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Title: The effects of latitude on hominin social network maintenance
Author: Pearce, Eiluned H.
Awarding Body: University of Oxford
Current Institution: University of Oxford
Date of Award: 2013
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Social networks have been essential throughout hominin evolution, facilitating cooperative childrearing, transmission of cultural knowledge and the sharing of information and resources. As hominins dispersed out of Africa, these networks needed to be maintained at progressively higher latitudes. The first part of this thesis explores the impact of latitude on brain organisation and the possible implications for social cognition. I hypothesise that the lower temperatures and light levels found at higher latitudes select for larger bodies and visual systems, which in turn necessitate larger somatic and visual brain areas. Using orbit size to index eye and visual cortex size, I demonstrate a robust positive relationship between absolute latitude and orbit volume in recent humans. I show that Neanderthals, who solely inhabited high latitudes, have significantly larger orbits than contemporary anatomically modern humans (AMH), who evolved in lower latitude Africa and had only relatively recently dispersed into higher latitudes. Since Neanderthals and AMH dated 27-75kya have almost identical endocranial volumes, I argue that if a greater proportion of the Neanderthal brain was required for somatic and visual processing, this would reduce the volume of neural tissue available for other functions. Since, according to the Social Brain Hypothesis, neocortex volume is positively associated with social complexity, I propose that Neanderthals might have been limited to smaller social networks than AMH. The second part of the thesis explores the challenge of maintaining social networks across greater geographic distances at higher latitudes, where high travelling costs seem to prevent whole tribes from bonding during periodic aggregations. Using a gas model I predict that at lower latitudes daily subsistence mobility allows sufficient encounters between subgroups for the tribe to maintain connectivity, whereas in (Sub)Arctic biomes additional mechanisms are required to facilitate tribal cohesion. This may explain the apparent ‘explosion’ of Upper Palaeolithic art in Europe: symbolic representations allowed social ties to be sustained in the absence of frequent face-to-face contact. Overall, this thesis demonstrates that latitude may influence both brain organisation and cultural expression and argues that both can have a substantial impact on the maintenance of hominin social networks at high latitudes.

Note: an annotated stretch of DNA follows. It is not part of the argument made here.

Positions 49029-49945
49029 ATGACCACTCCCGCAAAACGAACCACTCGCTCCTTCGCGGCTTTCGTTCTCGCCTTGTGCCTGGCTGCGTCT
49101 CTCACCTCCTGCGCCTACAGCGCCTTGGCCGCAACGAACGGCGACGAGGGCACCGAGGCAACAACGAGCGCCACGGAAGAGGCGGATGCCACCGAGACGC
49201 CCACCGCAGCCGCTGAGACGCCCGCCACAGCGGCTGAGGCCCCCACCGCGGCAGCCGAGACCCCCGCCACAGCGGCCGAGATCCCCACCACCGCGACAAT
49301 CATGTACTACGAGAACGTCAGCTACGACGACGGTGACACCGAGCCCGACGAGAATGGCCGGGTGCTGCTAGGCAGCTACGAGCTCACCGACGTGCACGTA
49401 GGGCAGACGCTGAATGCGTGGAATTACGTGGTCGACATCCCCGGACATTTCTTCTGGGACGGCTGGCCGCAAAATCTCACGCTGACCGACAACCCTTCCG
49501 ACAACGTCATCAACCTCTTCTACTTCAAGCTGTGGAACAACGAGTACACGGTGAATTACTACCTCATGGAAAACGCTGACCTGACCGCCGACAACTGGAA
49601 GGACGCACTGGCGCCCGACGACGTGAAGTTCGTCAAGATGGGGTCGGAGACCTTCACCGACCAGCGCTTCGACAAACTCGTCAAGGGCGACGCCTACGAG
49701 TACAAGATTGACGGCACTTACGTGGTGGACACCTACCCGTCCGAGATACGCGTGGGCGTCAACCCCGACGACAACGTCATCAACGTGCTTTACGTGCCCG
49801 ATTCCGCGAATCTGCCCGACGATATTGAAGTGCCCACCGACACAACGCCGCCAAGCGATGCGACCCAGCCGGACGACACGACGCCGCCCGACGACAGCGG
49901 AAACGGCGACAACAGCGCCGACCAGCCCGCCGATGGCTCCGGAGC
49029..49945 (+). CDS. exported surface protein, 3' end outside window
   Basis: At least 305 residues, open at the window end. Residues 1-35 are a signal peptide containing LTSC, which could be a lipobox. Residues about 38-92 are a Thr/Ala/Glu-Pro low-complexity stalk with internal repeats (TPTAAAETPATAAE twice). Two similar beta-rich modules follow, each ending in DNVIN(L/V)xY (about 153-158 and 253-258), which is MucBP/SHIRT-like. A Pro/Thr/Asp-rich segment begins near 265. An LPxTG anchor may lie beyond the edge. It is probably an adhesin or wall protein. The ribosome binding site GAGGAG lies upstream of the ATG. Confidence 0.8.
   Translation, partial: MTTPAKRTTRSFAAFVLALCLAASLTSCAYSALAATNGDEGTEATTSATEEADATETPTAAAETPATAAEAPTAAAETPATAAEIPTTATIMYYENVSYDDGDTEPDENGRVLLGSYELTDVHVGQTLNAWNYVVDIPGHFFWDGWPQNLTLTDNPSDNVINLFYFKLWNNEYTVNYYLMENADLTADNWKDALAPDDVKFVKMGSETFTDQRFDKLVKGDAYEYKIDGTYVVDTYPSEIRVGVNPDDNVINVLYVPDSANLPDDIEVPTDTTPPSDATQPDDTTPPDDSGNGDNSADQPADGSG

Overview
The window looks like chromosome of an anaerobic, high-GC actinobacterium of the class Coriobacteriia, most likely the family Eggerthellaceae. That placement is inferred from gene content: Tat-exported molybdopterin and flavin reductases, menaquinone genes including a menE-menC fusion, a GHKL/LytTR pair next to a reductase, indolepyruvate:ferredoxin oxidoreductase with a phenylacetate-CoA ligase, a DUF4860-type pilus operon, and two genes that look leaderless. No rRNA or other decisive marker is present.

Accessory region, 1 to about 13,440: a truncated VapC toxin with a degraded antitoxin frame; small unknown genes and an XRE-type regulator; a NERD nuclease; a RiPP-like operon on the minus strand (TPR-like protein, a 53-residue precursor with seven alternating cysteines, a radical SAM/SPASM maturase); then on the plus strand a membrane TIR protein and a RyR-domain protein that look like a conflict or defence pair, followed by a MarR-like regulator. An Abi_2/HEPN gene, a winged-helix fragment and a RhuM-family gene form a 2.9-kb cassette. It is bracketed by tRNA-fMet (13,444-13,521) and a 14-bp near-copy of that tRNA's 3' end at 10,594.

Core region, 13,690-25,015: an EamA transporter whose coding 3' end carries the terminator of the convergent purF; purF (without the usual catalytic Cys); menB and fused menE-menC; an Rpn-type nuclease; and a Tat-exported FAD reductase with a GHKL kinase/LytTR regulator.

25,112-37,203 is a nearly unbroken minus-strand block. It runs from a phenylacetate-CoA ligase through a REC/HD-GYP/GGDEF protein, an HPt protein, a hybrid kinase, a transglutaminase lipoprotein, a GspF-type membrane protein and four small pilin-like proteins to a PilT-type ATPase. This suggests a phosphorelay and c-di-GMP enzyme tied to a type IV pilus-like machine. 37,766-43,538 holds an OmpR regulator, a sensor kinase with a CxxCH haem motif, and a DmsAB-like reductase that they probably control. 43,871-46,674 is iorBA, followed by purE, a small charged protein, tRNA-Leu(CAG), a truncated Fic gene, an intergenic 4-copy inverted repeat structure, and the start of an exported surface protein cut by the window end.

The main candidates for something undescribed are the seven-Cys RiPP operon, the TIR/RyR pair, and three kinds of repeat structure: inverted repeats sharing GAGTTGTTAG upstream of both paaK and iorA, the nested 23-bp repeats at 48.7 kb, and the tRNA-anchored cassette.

Supervisor: Dunbar, Robin I. M.; Morley, Iain Sponsor: Boise Fund ; British Academy
Qualification Name: Thesis (Ph.D.) Qualification Level: Doctoral
EThOS ID:  DOI: Not available
Keywords: Evolutionary Anthropology ; Archaeology ; Neanderthals ; modern humans ; community cohesion ; hunter-gatherers ; gas model